It is intriguing to speculate about the timing of the recurrent RE, as well as the positive ACA. To the best of our knowledge, this is the first case of primary autoimmune RE associated with ACA. Previous studies have linked ANA to primary autoimmune RE with unknown etiology [4]. ACA is found in 13.4% of individuals with Sjögrens [17] and 50–96% with limited systemic scleroderma, also known as CREST syndrome [18]. Acute disseminated encephalopathy was reported in a patient with ACA-positive Sjögren that affected bilateral cerebral hemispheres, mainly within the white matter [19]. Even though it is rare, scleroderma may present with neurological manifestations involving the brainstem; and in that case it might mimic RE [20]. In our case, the patient did not meet the diagnostic criteria for Sjögrens nor scleroderma. This is therefore a new case of primary autoimmune RE associated with ACA.

ACA-associated RE seems to represent a unique subset of primary autoimmune RE that has autoantibodies with unknown effects on neurons. Other similar examples include anti-SSA and anti-MOG associated with Sjögrens and demyelinating diseases respectively [7, 21]. The precise role and prognostic value of ACA in the development and progression of autoimmune RE are unclear. There is no data to guide long-term treatment. Due to the potential for recurrence, relapse, and worsening degree of neurological symptoms in primary autoimmune RE, however, close monitoring of the patient is warranted, especially among women of child bearing age. Having a positive family history of SLE in conjunction with ACA, the patient may also have a higher probability of developing a connective tissue disease and thus may benefit from a long-term follow-up.

In conclusion, this case study reports an unusual case of recurrent postpartum, primary autoimmune RE in association with a positive ACA. We speculate there may be a causal association. In general, the diagnosis necessitates antibody testing of CSF, brain imaging, and exclusion of other causes of encephalitis, including infection, autoimmune disorders, drugs, and malignancy. Immunologic causes should be considered early with any encephalitis, given the risk of rapid deterioration and highly effective steroid treatment. A positive ACA status in the context of RE may guide acute treatment and long-term management. This paper supports the current consensus available for autoimmune RE - to use corticosteroid as the first-line therapy for ACA-associated RE. Further investigations on the functions of ACA in neurons are needed to better understand the pathophysiology.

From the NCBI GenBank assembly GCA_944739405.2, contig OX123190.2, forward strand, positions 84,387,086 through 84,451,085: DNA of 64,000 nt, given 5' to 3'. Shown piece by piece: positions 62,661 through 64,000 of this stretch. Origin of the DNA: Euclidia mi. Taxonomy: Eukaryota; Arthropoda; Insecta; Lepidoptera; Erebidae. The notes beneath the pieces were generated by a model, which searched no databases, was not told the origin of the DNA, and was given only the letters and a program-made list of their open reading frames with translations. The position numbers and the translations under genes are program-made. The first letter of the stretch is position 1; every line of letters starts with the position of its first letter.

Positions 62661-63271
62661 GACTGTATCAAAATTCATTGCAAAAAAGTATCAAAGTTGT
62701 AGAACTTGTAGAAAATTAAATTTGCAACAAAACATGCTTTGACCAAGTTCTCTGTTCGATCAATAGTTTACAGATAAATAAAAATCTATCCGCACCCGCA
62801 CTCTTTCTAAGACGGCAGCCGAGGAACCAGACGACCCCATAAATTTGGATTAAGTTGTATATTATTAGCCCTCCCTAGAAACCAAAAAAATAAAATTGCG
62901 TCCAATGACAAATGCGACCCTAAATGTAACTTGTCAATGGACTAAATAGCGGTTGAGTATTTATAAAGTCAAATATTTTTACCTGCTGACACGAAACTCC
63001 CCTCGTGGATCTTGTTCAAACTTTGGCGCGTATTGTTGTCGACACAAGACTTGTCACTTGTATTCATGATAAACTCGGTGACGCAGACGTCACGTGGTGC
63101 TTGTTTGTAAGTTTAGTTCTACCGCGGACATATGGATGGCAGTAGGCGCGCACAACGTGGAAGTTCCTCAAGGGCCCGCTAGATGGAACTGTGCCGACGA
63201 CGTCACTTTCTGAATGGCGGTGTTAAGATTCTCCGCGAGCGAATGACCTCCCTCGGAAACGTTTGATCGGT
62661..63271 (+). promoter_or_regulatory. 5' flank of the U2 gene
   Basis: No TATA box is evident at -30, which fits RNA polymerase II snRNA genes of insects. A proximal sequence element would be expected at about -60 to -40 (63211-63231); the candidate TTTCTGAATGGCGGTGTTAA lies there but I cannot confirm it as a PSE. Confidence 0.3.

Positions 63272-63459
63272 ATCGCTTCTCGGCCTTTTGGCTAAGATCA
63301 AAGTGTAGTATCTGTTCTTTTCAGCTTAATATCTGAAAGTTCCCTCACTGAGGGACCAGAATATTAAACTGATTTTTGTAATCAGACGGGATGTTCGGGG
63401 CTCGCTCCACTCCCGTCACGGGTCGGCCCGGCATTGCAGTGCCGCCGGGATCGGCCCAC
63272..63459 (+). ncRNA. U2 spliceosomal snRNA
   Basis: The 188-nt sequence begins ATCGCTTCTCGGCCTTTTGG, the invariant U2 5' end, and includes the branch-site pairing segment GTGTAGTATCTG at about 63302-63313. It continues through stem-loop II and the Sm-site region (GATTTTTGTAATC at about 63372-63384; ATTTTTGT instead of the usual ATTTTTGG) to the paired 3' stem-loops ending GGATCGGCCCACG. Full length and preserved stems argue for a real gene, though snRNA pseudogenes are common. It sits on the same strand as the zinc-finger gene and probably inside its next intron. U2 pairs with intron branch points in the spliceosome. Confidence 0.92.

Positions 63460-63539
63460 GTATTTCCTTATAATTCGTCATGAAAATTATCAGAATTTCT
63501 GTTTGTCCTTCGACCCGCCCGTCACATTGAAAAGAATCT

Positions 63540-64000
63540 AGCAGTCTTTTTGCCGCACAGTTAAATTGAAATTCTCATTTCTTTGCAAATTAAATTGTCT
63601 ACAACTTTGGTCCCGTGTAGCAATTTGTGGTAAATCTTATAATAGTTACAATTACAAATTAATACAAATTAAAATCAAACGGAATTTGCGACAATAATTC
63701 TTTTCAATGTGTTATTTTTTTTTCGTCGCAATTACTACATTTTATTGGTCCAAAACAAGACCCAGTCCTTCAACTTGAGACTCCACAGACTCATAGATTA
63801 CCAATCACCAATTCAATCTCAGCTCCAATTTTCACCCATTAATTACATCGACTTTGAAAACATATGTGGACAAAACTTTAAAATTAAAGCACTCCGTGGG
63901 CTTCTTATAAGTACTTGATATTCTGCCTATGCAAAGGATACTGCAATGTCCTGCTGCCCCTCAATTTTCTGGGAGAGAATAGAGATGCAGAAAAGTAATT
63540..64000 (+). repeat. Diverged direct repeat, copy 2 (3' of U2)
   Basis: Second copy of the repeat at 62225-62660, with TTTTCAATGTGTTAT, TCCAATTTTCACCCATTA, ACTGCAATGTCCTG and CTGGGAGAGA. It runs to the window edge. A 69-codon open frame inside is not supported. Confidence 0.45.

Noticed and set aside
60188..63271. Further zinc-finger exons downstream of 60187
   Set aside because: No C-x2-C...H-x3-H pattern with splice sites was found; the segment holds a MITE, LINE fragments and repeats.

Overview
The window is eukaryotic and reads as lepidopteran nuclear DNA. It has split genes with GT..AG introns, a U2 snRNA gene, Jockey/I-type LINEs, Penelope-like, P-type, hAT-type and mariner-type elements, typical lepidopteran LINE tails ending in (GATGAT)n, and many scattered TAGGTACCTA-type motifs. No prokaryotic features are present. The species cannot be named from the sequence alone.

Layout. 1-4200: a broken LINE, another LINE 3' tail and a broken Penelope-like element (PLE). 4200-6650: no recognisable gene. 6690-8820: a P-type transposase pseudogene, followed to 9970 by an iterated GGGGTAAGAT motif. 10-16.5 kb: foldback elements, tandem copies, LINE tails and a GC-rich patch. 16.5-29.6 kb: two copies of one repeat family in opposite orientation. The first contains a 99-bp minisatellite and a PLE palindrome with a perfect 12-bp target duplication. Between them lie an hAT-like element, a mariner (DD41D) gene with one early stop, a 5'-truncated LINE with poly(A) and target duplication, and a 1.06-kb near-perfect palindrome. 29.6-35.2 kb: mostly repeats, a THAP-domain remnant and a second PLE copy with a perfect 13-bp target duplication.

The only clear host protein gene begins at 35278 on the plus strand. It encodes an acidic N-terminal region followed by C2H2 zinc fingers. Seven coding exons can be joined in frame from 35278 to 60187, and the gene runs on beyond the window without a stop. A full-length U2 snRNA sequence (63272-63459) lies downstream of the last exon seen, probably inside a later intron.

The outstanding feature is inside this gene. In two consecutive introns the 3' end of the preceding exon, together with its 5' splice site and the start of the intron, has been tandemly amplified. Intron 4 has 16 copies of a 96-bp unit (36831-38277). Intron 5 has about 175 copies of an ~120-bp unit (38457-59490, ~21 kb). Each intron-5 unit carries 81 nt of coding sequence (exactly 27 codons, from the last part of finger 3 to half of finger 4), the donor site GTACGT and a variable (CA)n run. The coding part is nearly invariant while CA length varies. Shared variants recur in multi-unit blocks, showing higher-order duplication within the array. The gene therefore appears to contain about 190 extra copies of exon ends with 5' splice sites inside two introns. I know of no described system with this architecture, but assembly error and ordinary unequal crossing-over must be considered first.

Availability of data and materials

All data generated or analyzed during this study are included in this published article.



Anti-centromere antibody


Anti-nuclear antibody




Cerebrospinal fluid


Double stranded deoxyribonucleic acid


Fluid attenuated inversion recovery


Histidyl-tRNA synthetase antibody


Myelin oligodendrocyte glycoprotein


Magnetic resonance imaging


N-methyl-D-aspartate receptor


Posterior reversible encephalopathy syndrome






Topoisomerase I antibody


Systemic lupus erythematous


Sjögren’s syndrome related antigen A


Sjögren’s syndrome related antigen B


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The authors would like to thank the patient, medical staffs, and physicians, Dr. Théophile Thériault, Dr. Émilie Bazinet, and Dr. Remi Leblanc, who were involved in the management of this patient and made it possible to report this case. The authors also thank le Centre de Formation Médicale du Nouveau Brunswick for the financial support provided to cover the publication fee.


There was no funding for this study.

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AM, BH, and AJ carried out the clinical examination of the patient and they have contributed to the clinical description. AJ gathered all clinical data, carried out literature review and wrote the manuscript. JM carried out literature review and contributed to the redaction of the manuscript. All authors critically reviewed the manuscript for the relevance of intellectual content and for appropriate language. All authors approved the final manuscript.

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Correspondence to Alier Marrero.

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Ethics proposal was reviewed and approved on August, 2018, by Research Ethics Board of Vitalité Health Network, New Brunswick, Canada.

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Written informed consent was obtained from the patient for publication of this case report and any accompanying images. A copy of the written consent is available for review by the editor of this journal.

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Jin, A., Mamelona, J., Harper, B. et al. Recurrent post-partum rhombencephalitis associated with anti-centromere antibody: a case report. BMC Neurol 19, 235 (2019).